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Making sure pregnant women in Pennsylvania are protected against Zika is a top priority for Pennsylvania officials.

State Department of Health and Department of Environmental Protection officials came together Thursday to assemble 2,500 Zika prevention kits that will be distributed around the commonwealth.

"Zika has been connected to birth defects," said Dr. Karen Murphy, Department of Health secretary. "There are currently 40 confirmed cases in Pennsylvania, all of which have been acquired outside the state in areas where the disease is rapidly spreading."

Kits: Each kit contains EPA-approved insect repellent for use on skin; permethrin insect repellent for use on cloth, such as clothing and tents; standing water treatment tablets; and condoms.

"While Zika is spread primarily by mosquitoes that are infected with the virus, it also can spread through sexual contact with individuals who have the disease,” Murphy said. “Because Zika poses serious health risks for babies born to women who contracted the virus during pregnancy, the kits include health-education materials and prevention tools to avoid mosquito bites and sexual transmission of the disease to pregnant women.

"Using the products in the Zika prevention kit can help protect you and your loved ones from the virus.”

The kits are available for free to pregnant women and can be found at health departments, federally qualified health centers, community health centers, WIC offices and other nonprofit organizations that serve women who are either low-income or homeless.

Education: Health care providers are trying to educate people, especially pregnant women and women in childbearing years, on the infection that can cause birth defects such as microcephaly — abnormally small heads with incomplete brain development — and possibly the autoimmune disease Guillain-Barré syndrome, which causes paralysis.

Kits are being distributed to organizations based on population, with the most distribution in the southern part of the state where the Asian tiger mosquito is found. The Asian tiger mosquito, or Aedes albopictus, has a farther reach north than than is typical for the Aedes aegypti mosquito the virus has been found in.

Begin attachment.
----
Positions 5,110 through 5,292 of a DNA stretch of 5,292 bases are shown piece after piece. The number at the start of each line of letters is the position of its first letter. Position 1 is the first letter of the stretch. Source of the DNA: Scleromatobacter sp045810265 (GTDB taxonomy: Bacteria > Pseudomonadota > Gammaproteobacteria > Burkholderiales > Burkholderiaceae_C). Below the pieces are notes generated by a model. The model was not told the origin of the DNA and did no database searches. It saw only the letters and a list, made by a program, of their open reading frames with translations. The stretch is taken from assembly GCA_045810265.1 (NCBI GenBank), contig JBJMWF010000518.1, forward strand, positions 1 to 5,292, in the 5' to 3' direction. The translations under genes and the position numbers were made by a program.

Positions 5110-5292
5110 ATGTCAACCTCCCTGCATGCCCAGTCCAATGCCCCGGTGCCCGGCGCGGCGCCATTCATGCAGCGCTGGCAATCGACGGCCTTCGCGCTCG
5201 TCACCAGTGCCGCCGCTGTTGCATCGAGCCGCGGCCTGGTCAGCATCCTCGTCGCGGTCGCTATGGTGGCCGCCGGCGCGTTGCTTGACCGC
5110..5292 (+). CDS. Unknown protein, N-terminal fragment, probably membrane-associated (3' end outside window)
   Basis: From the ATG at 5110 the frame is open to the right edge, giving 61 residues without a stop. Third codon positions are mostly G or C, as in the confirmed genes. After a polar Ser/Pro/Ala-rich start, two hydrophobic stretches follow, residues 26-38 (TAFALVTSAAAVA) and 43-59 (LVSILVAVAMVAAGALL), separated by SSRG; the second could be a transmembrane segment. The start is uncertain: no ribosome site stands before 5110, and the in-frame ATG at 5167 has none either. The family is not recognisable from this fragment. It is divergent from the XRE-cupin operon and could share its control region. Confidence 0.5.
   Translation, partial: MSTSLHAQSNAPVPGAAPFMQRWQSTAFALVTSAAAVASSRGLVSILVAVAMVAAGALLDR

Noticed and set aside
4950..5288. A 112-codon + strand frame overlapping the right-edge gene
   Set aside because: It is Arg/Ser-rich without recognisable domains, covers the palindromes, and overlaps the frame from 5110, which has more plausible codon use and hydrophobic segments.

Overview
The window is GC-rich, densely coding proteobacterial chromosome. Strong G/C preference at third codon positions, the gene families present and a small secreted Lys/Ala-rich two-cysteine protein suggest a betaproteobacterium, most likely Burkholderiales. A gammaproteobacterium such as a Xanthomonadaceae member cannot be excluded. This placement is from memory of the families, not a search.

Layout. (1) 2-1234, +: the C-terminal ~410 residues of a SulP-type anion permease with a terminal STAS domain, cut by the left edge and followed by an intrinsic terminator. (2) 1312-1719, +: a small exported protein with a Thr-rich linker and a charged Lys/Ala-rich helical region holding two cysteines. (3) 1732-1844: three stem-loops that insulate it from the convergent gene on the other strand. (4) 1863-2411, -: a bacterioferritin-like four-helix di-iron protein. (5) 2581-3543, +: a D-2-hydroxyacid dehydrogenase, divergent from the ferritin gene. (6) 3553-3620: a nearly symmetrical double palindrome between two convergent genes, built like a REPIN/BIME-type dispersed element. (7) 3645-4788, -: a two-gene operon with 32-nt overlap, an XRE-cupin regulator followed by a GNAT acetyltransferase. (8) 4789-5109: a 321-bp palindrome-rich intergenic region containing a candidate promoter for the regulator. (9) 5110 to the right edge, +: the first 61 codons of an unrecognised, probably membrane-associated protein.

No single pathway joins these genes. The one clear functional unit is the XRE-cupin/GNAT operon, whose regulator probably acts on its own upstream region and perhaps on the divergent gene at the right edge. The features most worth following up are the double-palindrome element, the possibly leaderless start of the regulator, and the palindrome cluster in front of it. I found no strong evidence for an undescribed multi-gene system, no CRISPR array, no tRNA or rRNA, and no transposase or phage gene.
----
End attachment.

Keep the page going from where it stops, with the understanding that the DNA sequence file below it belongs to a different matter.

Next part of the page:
“In partnership with the Department of Health, we advise all Pennsylvanians to take precautions to reduce and control mosquito populations in their area and to take appropriate actions to protect themselves from mosquito bites,” said Pennsylvania Department of Environmental Protection Acting Secretary Patrick McDonnell. “DEP personnel and county partners are monitoring for the presence of mosquitoes that have the potential to transmit the Zika virus.”

Concerns prompted Gov. Tom Wolf's administration to step up education work and monitor the situation.

“My administration is committed to ensuring the health and safety of all Pennsylvanians,” Wolf said in May when the program launched. “We are continuing to work with our partners on the local, state and federal levels to keep Pennsylvania safe. The roll-out of this plan is another proactive step in our collaborative strategy to protect our citizens and prevent the spread of the Zika virus.”

Where to find a kit: Three locations in York City will have kits available for pregnant women:  Family First Health, 116 S. George St., has 50 available and WIC - Community Progress Council Inc., 226 E. College Ave., has 100 kits available. The York City Bureau of Health, 227 W. Market St., also will  have the kits, but the exact number  was not available.

Additional information on Zika virus can be found on the Department of Health’s website, zika.pa.gov.

— Reach Katherine Ranzenberger at kranzenberger@yorkdispatch.com or on Twitter at @YDKatherine.

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